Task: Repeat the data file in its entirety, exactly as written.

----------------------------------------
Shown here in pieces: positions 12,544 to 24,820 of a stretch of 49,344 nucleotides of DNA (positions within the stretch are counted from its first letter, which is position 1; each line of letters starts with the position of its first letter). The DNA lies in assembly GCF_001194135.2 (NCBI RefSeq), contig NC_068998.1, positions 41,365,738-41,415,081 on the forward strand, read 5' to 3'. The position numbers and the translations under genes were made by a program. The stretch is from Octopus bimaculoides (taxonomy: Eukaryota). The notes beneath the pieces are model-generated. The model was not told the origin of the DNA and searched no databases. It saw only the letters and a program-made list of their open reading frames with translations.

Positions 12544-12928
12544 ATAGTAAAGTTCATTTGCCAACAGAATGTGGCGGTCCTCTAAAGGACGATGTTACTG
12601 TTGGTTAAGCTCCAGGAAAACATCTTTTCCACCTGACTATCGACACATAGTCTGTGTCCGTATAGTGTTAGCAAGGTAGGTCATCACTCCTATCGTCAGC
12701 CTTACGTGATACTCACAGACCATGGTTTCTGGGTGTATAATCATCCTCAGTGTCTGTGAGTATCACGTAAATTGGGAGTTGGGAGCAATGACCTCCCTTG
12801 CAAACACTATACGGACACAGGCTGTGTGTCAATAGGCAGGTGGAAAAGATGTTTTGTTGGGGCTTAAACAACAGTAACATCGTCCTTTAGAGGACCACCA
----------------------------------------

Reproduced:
Shown here in pieces: positions 12,544 to 24,820 of a stretch of 49,344 nucleotides of DNA (positions within the stretch are counted from its first letter, which is position 1; each line of letters starts with the position of its first letter). The DNA lies in assembly GCF_001194135.2 (NCBI RefSeq), contig NC_068998.1, positions 41,365,738-41,415,081 on the forward strand, read 5' to 3'. The position numbers and the translations under genes were made by a program. The stretch is from Octopus bimaculoides (taxonomy: Eukaryota). The notes beneath the pieces are model-generated. The model was not told the origin of the DNA and searched no databases. It saw only the letters and a program-made list of their open reading frames with translations.

Positions 12544-12928
12544 ATAGTAAAGTTCATTTGCCAACAGAATGTGGCGGTCCTCTAAAGGACGATGTTACTG
12601 TTGGTTAAGCTCCAGGAAAACATCTTTTCCACCTGACTATCGACACATAGTCTGTGTCCGTATAGTGTTAGCAAGGTAGGTCATCACTCCTATCGTCAGC
12701 CTTACGTGATACTCACAGACCATGGTTTCTGGGTGTATAATCATCCTCAGTGTCTGTGAGTATCACGTAAATTGGGAGTTGGGAGCAATGACCTCCCTTG
12801 CAAACACTATACGGACACAGGCTGTGTGTCAATAGGCAGGTGGAAAAGATGTTTTGTTGGGGCTTAAACAACAGTAACATCGTCCTTTAGAGGACCACCA